Taylor Swift is one of the most talked-about women in the world, but only recently has the singer voiced her political standpoint, opening up about her previous silence this week in an interview with the Guardian.
‘I can’t believe we’re here,’ Taylor reflected on the current situation, going on to explain: ‘It’s really shocking and awful. And I just wanna do everything I can for 2020. I wanna figure out exactly how I can help, what are the most effective ways to help. Cause this is just…This is not it.’
Taking to the stage at the VMAs, the 29-year-old again made her thoughts known, using her time to publicly call out Donald Trump for not responding to her petition to pass the Equality Act.
‘I want to thank everyone who’s signed that petition because it now has half a million signatures, which is five times the amount that it would need to warrant a response from the White House,’ she announced before making a point of looking at an imaginary watch.
President Donald Trump didn’t seem too pleased with Taylor’s comments, with the White House publicly responding.
‘The Trump administration absolutely opposes discrimination of any kind and supports the equal treatment of all,’ read the statement from White House spokesperson Judd Deere. ‘However, the House-passed bill in its current form is filled with poison pills that threaten to undermine parental and conscience rights.’
But why has it taken Taylor so long to speak up?
‘I come from country music,’ the 29-year-old explained in her Guardian interview. ‘The number one thing they absolutely drill into you as a country artist, and you can ask any other country artist this, is ‘Don’t be like the Dixie Chicks!”’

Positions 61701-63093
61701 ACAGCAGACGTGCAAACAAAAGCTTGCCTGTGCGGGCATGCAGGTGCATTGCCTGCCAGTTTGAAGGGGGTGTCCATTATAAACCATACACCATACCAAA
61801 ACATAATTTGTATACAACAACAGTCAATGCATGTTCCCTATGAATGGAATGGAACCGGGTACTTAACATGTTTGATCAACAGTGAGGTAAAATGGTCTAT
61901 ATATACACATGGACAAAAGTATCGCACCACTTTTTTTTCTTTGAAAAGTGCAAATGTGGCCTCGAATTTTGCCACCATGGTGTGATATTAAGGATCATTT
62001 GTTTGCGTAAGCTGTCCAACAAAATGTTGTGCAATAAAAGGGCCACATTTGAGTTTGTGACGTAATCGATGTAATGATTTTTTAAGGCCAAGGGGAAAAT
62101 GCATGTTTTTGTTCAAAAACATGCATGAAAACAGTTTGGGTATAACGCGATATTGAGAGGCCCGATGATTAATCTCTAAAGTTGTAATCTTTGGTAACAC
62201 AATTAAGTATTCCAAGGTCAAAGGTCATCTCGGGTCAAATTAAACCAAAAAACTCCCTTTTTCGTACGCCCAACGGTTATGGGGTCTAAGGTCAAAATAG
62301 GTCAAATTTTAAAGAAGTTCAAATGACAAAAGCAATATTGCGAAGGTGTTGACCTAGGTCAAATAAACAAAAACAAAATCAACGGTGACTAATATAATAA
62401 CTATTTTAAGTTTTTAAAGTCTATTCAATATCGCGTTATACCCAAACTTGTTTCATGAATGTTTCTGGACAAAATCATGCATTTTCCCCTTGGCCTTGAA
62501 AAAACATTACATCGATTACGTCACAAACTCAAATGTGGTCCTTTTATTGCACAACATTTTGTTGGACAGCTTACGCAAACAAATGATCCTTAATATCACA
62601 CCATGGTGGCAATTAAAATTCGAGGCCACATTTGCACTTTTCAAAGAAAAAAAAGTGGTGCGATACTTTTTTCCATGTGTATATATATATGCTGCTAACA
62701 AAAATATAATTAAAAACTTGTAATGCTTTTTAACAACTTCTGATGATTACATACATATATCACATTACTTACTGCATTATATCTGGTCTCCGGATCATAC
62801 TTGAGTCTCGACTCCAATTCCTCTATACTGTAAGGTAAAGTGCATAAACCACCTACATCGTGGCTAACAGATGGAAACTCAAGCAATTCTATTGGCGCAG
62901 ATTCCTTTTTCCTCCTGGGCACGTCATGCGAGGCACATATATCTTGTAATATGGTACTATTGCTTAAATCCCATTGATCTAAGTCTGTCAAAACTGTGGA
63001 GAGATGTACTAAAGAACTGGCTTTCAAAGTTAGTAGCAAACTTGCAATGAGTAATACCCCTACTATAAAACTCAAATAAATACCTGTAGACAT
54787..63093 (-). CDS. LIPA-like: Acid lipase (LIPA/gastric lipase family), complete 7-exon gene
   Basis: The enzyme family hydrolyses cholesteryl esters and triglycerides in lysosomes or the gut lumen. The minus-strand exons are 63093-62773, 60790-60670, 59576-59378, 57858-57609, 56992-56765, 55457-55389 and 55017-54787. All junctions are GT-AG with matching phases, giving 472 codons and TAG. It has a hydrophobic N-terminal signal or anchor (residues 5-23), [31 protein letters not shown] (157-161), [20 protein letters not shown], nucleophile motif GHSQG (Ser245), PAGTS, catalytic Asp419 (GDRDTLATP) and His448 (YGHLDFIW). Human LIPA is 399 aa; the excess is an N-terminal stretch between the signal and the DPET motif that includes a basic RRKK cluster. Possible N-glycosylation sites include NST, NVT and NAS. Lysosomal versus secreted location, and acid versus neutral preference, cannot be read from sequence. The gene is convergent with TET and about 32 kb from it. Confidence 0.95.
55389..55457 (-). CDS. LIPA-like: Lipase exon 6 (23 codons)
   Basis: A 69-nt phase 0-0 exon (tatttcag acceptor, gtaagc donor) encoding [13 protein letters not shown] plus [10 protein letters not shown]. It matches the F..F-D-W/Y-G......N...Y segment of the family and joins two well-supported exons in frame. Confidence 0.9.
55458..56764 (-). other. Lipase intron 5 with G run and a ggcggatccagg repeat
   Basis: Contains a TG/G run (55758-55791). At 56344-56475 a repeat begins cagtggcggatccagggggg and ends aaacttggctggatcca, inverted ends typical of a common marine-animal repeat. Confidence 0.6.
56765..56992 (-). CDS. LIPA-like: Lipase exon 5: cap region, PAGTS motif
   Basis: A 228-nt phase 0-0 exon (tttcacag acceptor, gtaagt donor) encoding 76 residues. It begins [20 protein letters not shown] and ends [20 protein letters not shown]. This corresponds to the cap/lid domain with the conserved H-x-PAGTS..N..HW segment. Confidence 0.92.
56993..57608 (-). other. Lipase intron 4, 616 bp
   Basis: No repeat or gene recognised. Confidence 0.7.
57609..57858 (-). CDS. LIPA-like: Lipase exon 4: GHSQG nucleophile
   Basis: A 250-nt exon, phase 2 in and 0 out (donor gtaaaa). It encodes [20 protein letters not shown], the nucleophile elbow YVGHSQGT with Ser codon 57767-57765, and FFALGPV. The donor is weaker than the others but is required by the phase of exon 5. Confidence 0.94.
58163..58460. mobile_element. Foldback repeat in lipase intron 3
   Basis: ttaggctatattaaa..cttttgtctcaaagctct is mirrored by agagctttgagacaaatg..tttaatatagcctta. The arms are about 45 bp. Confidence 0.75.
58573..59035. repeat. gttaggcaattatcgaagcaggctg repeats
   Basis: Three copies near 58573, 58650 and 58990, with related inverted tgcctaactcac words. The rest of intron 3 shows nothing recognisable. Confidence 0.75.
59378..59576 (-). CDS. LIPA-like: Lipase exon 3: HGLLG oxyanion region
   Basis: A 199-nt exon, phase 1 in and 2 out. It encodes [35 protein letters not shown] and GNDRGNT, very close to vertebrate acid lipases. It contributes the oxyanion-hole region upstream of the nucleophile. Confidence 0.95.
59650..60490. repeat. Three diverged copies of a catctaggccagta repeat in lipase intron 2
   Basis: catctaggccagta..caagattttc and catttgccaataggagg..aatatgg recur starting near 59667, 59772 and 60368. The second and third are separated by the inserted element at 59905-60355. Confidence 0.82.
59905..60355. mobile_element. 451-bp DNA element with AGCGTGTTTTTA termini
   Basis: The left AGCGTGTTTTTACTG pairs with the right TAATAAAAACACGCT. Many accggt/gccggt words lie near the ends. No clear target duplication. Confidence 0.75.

She continued: ‘I watched country music snuff that candle out, the most amazing group we had, just because they talked about politics. And they were getting death threats. They were made such an example that basically every country artist that came after that, every label tells you, “Just do not get involved, no matter what.”
‘I hate to admit this, but I felt that I wasn’t educated enough on it. Because I hadn’t actively tried to learn about politics in a way that I felt was necessary for me, making statements that go out to hundreds of millions of people.’
Taylor has pledged to be more vocal about politics in future.
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Jenny Proudfoot is an award-winning journalist, specialising in lifestyle, culture, entertainment, international development and politics. She has worked at Marie Claire UK for seven years, rising from intern to Features Editor and is now the most published Marie Claire writer of all time. She was made a 30 under 30 award-winner last year and named a rising star in journalism by the Professional Publishers Association.
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